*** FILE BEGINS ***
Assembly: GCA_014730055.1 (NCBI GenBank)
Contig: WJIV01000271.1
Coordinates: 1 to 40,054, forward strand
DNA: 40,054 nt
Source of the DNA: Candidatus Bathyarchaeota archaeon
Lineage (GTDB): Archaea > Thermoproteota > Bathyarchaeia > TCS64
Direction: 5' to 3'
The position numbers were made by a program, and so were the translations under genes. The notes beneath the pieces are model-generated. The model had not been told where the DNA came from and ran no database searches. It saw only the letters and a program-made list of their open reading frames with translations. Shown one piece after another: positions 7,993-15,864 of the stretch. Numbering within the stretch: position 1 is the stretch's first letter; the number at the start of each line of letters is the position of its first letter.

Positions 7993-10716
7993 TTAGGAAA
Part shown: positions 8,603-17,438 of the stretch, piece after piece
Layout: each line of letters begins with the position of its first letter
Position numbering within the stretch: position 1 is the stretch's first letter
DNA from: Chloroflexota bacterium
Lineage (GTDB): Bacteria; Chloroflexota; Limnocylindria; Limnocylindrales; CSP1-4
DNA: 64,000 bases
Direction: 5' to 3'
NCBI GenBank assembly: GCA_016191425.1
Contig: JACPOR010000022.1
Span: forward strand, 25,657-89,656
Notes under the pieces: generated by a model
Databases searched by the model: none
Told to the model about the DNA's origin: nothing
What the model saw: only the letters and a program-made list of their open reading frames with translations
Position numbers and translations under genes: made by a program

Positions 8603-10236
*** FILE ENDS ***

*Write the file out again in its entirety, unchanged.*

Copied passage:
Assembly: GCA_014730055.1 (NCBI GenBank)
Contig: WJIV01000271.1
Coordinates: 1 to 40,054, forward strand
DNA: 40,054 nt
Source of the DNA: Candidatus Bathyarchaeota archaeon
Lineage (GTDB): Archaea > Thermoproteota > Bathyarchaeia > TCS64
Direction: 5' to 3'
The position numbers were made by a program, and so were the translations under genes. The notes beneath the pieces are model-generated. The model had not been told where the DNA came from and ran no database searches. It saw only the letters and a program-made list of their open reading frames with translations. Shown one piece after another: positions 7,993-15,864 of the stretch. Numbering within the stretch: position 1 is the stretch's first letter; the number at the start of each line of letters is the position of its first letter.

Positions 7993-10716
7993 TTAGGAAA
Part shown: positions 8,603-17,438 of the stretch, piece after piece
Layout: each line of letters begins with the position of its first letter
Position numbering within the stretch: position 1 is the stretch's first letter
DNA from: Chloroflexota bacterium
Lineage (GTDB): Bacteria; Chloroflexota; Limnocylindria; Limnocylindrales; CSP1-4
DNA: 64,000 bases
Direction: 5' to 3'
NCBI GenBank assembly: GCA_016191425.1
Contig: JACPOR010000022.1
Span: forward strand, 25,657-89,656
Notes under the pieces: generated by a model
Databases searched by the model: none
Told to the model about the DNA's origin: nothing
What the model saw: only the letters and a program-made list of their open reading frames with translations
Position numbers and translations under genes: made by a program

Positions 8603-10236